As We have some expectation of obtaining an Exchange of Prisoners from England, We would advise you to keep those you have made, securely confined,tho' in the manner most consistent with humanity, till We have an Answer from thence. For if We can get an equal number of our own Seamen, to man the Drake, she will be an additional Strength to you, in a future Expedition; whereas sending her, with the Prisoners to America, will not only weaken you, by the hands you must spare to navigate her, and to keep the Prisoners in Subjection, but will also hazard their being retaken.
We should have been happy to have been early informed of the particulars of your Cruise, and of the Prizes you have made, of which We have no authentic Advice to this hour.
Your Bill of Exchange in favour of Mr. Bersolle, for twenty four Thousand Livres, which you inform Us you mean to distribute among the brave Officers and Men to whom you owe your late Success, has been presented to Us, by Mr Chaumont.
We are sorry to inform you, that We have been under the disagreable necessity of refusing Payment; and that for several reasons; first, because your Application should have been made to Mr. Schweighauser, who is the Person, regularly authorized to Act as Continental Agent at Brest, and We are determined that all American Concerns, within our department shall go through his hands, as long as he shall continue in the Character of American Agent, or at least till We shall find it necessary to order otherwise. Secondly because the Bill is drawn for an expence, which We have no right or authority to defray. We have no Authority to make presents of the public Money, to Officers or Men, however gallant or deserving, for the purpose of providing their Families with Cloathing, or for any other purpose. Nor to advance them money upon the Credit of their Shares of Prizes, nor have We Authority to advance them any part of their Pay or Bounties: All these Things belong to Congress alone, and must be done by the proper Boards, in America.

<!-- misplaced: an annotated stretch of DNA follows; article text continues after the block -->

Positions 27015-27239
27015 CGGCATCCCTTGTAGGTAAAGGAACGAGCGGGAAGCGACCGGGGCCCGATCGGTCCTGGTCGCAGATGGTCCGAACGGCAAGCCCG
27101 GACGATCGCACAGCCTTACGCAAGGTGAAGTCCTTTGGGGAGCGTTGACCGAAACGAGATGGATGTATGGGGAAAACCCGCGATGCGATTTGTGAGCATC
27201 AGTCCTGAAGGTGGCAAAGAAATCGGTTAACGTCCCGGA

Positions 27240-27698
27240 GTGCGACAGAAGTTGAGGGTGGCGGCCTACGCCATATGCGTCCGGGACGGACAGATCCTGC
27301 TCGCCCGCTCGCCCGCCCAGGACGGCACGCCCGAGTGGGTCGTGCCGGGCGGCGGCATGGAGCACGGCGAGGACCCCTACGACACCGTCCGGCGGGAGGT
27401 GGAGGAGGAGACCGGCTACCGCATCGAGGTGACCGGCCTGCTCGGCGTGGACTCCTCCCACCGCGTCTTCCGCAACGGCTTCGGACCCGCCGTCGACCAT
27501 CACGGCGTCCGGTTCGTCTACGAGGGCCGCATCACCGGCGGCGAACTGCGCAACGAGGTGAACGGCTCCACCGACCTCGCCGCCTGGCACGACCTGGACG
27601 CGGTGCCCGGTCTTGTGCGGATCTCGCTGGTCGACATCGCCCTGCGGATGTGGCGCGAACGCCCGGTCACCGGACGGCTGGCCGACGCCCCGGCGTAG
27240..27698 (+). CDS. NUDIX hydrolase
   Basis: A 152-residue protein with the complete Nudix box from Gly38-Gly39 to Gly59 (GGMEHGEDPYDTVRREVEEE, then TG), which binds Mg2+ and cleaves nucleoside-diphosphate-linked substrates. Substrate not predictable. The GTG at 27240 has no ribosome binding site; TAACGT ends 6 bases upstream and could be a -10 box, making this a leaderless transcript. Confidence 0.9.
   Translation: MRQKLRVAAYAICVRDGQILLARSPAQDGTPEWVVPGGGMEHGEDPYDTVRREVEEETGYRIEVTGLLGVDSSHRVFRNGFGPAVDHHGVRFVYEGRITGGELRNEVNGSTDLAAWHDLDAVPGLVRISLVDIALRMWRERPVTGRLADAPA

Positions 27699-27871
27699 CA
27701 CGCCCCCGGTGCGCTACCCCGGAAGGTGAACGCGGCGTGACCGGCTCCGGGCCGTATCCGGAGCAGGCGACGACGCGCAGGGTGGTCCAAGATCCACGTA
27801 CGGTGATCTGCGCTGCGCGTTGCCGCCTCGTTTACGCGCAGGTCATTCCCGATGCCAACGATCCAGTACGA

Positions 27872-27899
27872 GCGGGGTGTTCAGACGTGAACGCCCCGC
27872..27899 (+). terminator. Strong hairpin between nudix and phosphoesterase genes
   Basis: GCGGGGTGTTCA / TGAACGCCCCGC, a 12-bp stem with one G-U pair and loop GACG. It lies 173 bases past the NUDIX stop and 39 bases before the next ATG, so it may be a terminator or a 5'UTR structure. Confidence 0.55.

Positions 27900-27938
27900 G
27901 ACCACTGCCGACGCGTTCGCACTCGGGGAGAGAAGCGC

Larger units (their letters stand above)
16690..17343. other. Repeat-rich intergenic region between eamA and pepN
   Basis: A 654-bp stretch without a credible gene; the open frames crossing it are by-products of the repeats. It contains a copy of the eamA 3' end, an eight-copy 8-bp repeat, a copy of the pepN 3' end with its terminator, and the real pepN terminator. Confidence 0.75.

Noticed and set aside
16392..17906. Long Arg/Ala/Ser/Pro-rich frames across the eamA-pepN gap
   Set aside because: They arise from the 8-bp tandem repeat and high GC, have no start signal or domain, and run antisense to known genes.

Our Authority extends no farther, than to order the necessary Repairs to be made to your Ship, to order her to be furnished with necessary Victuals, which We are ready to order Mr. Schweighausser to do, as soon as We shall be informed by you, what repairs and Victuals are wanted, with an Estimate of the Amount of the Expence.

There is one Thing further, which We should venture to do, for the benefit of your Men. Upon a representation from you of the quantity of Slops, necessary for them, We should order Mr. Schweighausser to furnish your Ship with them, not more however, than one Suit of Cloaths for each Man, that you may take them on board of your Ship, and deliver them out to the Men, as they shall be wanted, charging each Man upon the Ships Books, with what he shall receive, that it may be deducted out of his Pay.